Saturday 9 February 2019

MDAs and the Ethics of Portable Antiquities Collecting

There is an interesting thought in the blog post by Prof. Howard M. R. Williams [Prof. Archaeodeath] on the Welbeck Hill Flog-off Fiasco hosted by Hanson's auctions ('Selling dead bodies and mortuary artefacts in the UK today: Welbeck Hill'):
 while human remains are the most emotive and particularly contentious sale items that prompted the ire of archaeologists, the integrity of collections of mortuary-derived artefacts are equally deserving of our attention. Indeed, I would suggest that the sale of mortuary-derived artefacts without human remains should be considered no less controversial and unethical. I’m looking forward to a forthcoming paper by Adam Daubney reflecting on the ethics of the sale of artefacts unquestionably from mortuary contexts, since splitting bones from artefacts doesn’t make the latter any more ethical as sale items!
Indeed, sounds interesting, especially as coming from an FLO (FLOs generally keep out of discussions of the ethics of antiquities collecting - which is a shame as the perspective on it will necessarily be of a specific character). I am not sure about the idea that Prof. Archaeodeath seems to be pondering about not splitting grave goods from human remains, so if a collector collects the grave goods, he would have to curate the body too - for example in collector's wife's bedroom wardrobe.

This while thread of thought raises an important issue about the 'portable antiquities' that are deemed collectable as 'ancient art'. Many of them come from graves. So ancient Egypt we think of shabtis, 'mummy beads' (not all from mummies), amulets (ditto), Fayum portraits, the front part of mummy cases ripped off and 'portableised' as "mummy masks", cartonnage frafments, including mummy masks, canopic jars and their lids, heart scarabs, tomb models etc. In South American archaeology we have all those West Mexican figurines made as accompaniment in the grave Colima, Jalisco, Nayarit. The textiles from mummy bundles, gold ornaments such as those from Sipan. In Asia, Han and Tang tomb figures. In Europe, complete red figure vases from Etruscan tombs, complete fragile Roman glass vessels and lamps from graves. Roman and Greek grave stelea. The list goes on. In fact, a very large proportion of the portable antiquities collectables on the market today come from graves. There's two reasons for that, firstly graves contain buried objects of - quite often high quality and complete, but also graves tend to occur in groups (family, community, group) - so if you find one and dig around there will often be more - and are often still marked on the surface or figure in local folklore. So if you want to find old objects to sell to some graspy middleman, these are good places to look for them. Metal detectorists find the 'partifacts' in open fields that feed the lower end of the market, tomb-robbers' finds tend to go more to the upper end of the market.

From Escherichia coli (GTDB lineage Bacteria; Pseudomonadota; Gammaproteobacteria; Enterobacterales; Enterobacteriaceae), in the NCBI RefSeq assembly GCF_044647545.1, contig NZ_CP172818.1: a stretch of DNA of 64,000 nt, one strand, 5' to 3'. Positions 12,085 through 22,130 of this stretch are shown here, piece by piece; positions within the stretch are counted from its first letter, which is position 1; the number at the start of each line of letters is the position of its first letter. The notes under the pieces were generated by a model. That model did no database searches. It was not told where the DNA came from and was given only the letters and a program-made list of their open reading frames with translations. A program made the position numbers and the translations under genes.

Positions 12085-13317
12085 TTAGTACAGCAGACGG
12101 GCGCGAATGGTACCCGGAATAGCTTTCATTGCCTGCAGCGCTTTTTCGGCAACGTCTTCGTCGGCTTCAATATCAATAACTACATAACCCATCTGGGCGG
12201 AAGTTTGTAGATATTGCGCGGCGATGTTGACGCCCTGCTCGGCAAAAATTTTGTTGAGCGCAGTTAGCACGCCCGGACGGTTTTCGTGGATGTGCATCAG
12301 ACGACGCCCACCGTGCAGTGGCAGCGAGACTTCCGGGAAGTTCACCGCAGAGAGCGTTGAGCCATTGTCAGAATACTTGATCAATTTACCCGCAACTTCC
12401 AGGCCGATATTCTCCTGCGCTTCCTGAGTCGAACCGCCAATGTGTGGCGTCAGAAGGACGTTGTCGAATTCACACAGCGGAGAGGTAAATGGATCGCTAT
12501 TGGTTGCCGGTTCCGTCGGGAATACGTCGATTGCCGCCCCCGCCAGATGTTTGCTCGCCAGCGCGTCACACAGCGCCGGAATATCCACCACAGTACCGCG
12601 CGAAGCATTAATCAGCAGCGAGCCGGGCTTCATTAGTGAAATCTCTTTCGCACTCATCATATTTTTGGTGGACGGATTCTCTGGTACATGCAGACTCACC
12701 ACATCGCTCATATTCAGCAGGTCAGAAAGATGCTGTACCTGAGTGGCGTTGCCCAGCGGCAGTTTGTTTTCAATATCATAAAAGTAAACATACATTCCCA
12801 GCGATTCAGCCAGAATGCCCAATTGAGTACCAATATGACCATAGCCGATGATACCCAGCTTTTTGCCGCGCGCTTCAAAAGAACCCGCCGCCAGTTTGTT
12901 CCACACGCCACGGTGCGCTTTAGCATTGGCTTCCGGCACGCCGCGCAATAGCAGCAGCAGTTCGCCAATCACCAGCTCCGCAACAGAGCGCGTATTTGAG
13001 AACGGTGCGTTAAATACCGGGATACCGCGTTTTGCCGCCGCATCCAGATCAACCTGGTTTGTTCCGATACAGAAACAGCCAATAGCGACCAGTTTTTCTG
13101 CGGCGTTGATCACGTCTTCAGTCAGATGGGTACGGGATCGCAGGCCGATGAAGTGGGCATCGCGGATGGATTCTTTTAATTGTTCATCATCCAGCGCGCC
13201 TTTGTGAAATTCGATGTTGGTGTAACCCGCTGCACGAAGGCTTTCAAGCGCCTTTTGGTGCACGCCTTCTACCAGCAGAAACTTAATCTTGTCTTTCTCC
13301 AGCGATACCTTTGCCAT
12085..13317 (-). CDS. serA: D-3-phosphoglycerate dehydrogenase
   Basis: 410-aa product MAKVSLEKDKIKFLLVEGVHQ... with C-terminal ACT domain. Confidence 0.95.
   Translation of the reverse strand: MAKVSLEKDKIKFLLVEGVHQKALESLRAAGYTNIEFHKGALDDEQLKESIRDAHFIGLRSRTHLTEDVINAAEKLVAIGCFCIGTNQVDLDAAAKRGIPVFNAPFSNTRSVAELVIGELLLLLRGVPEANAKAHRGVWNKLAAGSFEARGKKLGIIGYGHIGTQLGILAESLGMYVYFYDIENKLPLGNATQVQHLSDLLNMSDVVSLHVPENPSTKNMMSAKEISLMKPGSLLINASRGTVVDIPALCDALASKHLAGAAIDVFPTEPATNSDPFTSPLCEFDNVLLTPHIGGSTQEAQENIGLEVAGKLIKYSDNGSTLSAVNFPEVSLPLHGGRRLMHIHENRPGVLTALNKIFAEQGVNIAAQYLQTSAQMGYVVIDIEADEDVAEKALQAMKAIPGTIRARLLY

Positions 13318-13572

Perhaps it is worth taking a good look at the ethics of the portable antiquities trade as a whole with regard to mortuary-derived artefacts (MDAs).        ,

No comments:

Creative Commons License
Ten utwór jest dostępny na licencji Creative Commons Uznanie autorstwa-Bez utworów zależnych 3.0 Unported.